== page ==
Globally, Muslims now make up 23.4 percent of the population, and if current trends continue, will be 26.4 percent by 2030. Such growth is not enough to create a drastic shift in the world’s religious balance, experts said. The world’s Christian population has been estimated in other reports to be 30 percent to 33 percent.

Amaney A. Jamal, associate professor of politics at Princeton and a consultant for Pew on global Islam, said that the report could challenge assertions by some scholars and far-right political parties about future demographic domination by Muslims.

“There’s this overwhelming assumption that Muslims are populating the earth, and not only are they growing at this exponential rate in the Muslim world, they’re going to be dominating Europe and, soon after, the United States,” she said. “But the figures don’t even come close. I’m looking at all this and wondering, where is all the hysteria coming from?”

In the United States, the Muslim population might someday be as high as 1.7 percent of the population. There's this wild-eyed segment of conservatives who believe that every single American Muslim is a secret radical bent on establishing a caliphate to make all of us grow beards, wear burkhas and stop watching HBO. Even if that was true -- uh, it's not -- the numbers simply don't bode well for that proposition.

Scott Rigell, the defense budget, and a Constitutional cop-out

Near the end of the New York Times' story about the desire of some Tea Party Republicans to cut the defense budget, I came across this striking passage:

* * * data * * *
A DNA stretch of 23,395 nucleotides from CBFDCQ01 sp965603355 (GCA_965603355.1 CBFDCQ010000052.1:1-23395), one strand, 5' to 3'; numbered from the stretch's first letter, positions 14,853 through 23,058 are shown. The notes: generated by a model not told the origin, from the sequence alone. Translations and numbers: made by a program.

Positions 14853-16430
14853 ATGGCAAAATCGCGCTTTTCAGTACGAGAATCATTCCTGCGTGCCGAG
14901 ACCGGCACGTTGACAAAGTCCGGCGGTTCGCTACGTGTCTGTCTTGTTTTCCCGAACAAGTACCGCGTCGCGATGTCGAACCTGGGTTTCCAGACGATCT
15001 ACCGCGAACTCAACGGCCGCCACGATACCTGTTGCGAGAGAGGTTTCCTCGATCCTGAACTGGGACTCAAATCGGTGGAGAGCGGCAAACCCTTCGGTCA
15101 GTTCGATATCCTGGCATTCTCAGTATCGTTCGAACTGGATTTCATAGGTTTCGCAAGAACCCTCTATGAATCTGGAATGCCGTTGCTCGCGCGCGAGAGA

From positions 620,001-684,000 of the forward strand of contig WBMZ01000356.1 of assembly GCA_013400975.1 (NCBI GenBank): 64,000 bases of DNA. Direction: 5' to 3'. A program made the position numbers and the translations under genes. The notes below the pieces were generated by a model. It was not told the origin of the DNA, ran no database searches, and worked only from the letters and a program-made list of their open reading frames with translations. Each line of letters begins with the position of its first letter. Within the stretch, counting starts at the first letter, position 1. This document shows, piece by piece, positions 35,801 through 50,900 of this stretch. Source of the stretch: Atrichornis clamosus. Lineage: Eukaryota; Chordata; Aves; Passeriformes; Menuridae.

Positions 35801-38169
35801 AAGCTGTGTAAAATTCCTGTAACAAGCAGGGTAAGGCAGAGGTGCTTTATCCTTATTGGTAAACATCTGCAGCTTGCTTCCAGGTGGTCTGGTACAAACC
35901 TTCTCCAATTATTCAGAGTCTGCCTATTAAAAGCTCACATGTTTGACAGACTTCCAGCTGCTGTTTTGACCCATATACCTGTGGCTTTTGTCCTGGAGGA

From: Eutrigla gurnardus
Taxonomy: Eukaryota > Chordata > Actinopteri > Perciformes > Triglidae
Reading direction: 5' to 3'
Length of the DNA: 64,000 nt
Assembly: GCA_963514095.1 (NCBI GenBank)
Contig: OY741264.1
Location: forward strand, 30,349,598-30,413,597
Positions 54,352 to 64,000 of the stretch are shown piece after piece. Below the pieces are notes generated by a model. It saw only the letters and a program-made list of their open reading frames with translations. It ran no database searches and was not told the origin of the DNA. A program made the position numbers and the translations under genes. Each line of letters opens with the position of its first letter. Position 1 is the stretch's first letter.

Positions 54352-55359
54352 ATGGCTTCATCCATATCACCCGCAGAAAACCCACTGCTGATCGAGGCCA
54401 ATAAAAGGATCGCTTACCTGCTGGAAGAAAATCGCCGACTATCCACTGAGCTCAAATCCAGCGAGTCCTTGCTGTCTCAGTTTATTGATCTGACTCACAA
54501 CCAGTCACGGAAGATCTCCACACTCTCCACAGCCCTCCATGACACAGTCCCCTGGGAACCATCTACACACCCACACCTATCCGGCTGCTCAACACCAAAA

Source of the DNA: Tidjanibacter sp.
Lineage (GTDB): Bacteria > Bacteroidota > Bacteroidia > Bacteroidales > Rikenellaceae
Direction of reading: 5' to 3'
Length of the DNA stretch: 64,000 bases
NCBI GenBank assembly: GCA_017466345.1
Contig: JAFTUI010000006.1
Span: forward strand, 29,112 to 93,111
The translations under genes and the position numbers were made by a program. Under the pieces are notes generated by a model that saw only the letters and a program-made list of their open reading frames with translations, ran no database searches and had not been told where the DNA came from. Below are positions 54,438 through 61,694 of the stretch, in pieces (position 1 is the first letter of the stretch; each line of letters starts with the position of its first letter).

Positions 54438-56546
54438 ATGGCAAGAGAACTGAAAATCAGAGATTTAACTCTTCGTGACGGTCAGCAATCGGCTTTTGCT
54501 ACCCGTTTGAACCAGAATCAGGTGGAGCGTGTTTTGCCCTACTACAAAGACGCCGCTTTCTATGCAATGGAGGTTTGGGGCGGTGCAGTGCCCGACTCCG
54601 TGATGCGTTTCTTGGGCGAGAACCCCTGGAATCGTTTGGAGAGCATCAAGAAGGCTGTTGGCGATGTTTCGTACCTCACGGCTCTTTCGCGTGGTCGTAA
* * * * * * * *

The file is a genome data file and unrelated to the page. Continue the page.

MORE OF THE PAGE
Representative Scott Rigell, a Republican newcomer from Virginia who at first sparred with the Tea Party but then signed a pledge supporting many of its positions, said that he, too, was committed to a strong military and the spending it required. In an interview after the hearing, he said that “as a very first priority, it is our constitutional duty to stand an army.”

You hear a lot of this sort of thing from hawks who want to cut Medicare but continue pumping hundreds of billions of dollars into a bloated defense budget, so it might be a good idea to understand how Rigell wrongly invokes the Constitution to avoid a hard discussion about the proper size of the defense budget.

First of all, the Constitution empowers Congress to raise an army and a navy, it's true, but it doesn't actually create a duty (that is, if I'm reading Rigell properly, a requirement) to do so. In fact, it limits army appropriations to just two years at a time. Why? So that the Congress can frequently discuss whether the size and footing of that army is appropriate to the needs of the nation.In Federalist 24, after all, Alexander Hamilton writes "that clause which forbids the appropriation of money for the support of an army for any longer period than two years a precaution ... will appear to be a great and real security against the keeping up of troops without evident necessity."

"Evident necessity."  Read, oh, Federalist 23 through 29, and the idea of "evident necessity" becomes clear: The Founders wanted the European powers to keep their mitts off the United States and its territories. (They also wanted a strong navy to protect American mercantile shipping.) Since Tea Partiers and Republicans continually raise the topic of the Founders' vision for America, it's worth emphasizing very strongly: The United States current defense posture -- one in which we have so many bases around the world that we've literally lost count -- is light years away from what the Founders articulated. They were fighting fears that the U.S. military would become so large that it could oppress the American people; they didn't even consider the idea of bestriding the entire globe.